CES is generally a time for companies like GoPro to exult in the adoration of gadget lovers – but this year, CEO Nick Woodman was on damage control duty after news that the action camera maker was shutting down its drone division and laying off hundreds.
Woodman pulls no punches about the awful start the GoPro Karma had (it was blanket recalled after some drones started dropping out of the sky). Ultimately, though, he believes their core market is plenty enough.
The combined Renault-Nissan-Mitsubishi alliance had a number of tech announcements between them, but their most significant news at CES was the introduction of a $1 billion corporate venture fund, including $200 million for startups in the first year alone.
YouTube has issued a statement regarding Logan Paul's controversial video, which depicted a dead man hanging from a tree in Japan's so-called 'suicide forest.' The statement is brief, to the point, and wholly insufficient for the situation.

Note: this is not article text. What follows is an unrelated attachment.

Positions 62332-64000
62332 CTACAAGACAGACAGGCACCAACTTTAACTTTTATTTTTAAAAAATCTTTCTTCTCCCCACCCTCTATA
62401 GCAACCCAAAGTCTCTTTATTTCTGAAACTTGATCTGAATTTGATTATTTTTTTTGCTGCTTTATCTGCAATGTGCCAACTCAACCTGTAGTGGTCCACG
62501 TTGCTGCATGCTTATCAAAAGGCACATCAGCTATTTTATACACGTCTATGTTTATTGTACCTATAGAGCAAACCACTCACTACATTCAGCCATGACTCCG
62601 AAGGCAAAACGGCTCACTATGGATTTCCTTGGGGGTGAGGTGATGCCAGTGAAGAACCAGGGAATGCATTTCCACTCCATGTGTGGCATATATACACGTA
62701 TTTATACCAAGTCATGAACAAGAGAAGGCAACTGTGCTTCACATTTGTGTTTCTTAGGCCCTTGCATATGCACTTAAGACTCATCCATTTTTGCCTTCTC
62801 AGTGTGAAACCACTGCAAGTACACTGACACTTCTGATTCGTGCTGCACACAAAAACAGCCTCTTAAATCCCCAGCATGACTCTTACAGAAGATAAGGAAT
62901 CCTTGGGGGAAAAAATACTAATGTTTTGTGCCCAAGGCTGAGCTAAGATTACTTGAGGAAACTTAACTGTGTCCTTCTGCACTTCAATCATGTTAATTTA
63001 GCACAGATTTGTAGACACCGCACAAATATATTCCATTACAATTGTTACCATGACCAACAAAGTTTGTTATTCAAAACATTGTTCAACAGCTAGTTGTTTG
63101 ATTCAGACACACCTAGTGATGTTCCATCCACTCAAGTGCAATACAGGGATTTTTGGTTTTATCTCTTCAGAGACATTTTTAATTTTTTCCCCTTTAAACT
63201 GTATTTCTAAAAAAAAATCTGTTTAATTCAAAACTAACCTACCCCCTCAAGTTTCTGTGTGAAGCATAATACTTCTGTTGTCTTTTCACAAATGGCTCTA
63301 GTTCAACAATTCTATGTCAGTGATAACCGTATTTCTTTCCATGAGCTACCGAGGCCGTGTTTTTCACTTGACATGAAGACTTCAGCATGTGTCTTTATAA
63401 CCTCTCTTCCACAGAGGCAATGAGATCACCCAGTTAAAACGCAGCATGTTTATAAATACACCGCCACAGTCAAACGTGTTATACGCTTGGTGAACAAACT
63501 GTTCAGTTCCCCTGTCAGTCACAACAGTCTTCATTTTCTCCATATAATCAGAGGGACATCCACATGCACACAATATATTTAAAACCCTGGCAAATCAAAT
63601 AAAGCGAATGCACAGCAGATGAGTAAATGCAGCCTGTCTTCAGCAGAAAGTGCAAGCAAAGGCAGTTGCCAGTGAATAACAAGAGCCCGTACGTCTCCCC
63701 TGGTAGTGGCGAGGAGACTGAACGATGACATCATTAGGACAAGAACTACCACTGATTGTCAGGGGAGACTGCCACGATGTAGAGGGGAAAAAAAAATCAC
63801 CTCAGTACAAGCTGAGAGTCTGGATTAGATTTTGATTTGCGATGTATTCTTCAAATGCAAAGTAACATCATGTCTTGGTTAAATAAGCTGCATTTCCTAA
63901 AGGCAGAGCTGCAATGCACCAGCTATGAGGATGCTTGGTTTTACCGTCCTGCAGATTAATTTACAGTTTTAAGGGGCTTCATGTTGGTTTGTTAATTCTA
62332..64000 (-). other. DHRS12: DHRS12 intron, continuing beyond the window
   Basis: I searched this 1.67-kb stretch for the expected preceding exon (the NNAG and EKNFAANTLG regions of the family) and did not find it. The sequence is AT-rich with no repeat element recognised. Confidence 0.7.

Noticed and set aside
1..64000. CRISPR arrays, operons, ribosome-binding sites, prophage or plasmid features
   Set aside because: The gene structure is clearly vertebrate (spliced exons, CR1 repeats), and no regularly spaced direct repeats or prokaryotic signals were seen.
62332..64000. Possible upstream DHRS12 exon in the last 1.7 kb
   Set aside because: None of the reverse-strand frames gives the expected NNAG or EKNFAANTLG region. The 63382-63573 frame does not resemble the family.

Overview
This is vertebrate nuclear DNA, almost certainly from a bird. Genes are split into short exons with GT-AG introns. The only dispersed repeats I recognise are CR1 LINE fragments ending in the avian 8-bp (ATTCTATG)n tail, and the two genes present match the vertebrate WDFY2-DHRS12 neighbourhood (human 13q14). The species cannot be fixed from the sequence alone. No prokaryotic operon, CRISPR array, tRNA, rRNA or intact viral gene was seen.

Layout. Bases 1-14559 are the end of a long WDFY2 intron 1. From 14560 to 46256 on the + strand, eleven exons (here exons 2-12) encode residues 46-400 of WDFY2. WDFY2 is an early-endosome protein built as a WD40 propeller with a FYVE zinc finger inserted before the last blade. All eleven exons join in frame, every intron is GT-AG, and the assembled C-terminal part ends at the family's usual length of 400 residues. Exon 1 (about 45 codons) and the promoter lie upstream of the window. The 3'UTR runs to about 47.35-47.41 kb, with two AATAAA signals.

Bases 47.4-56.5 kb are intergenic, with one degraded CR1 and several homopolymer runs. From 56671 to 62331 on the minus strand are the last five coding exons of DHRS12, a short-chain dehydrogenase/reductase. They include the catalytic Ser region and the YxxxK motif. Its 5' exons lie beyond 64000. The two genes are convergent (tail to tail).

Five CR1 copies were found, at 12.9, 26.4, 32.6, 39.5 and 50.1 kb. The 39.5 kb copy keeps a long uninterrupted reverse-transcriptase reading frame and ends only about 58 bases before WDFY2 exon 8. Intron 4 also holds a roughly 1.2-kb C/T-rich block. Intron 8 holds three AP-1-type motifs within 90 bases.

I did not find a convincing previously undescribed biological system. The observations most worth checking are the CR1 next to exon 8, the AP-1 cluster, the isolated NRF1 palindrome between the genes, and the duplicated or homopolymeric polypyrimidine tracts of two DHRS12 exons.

Carmaker Toyota will feature Alexa in vehicles starting later this year, with updates rolling out to some 2018 model year cars. It's also going to introduce a number of new cars in 2019 with Amazon's assistant built-in.
Recent rumors suggested the Trump administration might end up killing the practice of extending H-1B visas while holders waited for their green card applications to go through. Seems like that's not something they're actually doing right now, which is good news for tech companies.
Smartphone maker Huawei isn't thrilled with how they're being treated by U.S. carriers – company CEO Richard Yu is not pleased with how they're behaving after a report from the US House Intelligence Committee cited them and ZTE as potential security risks.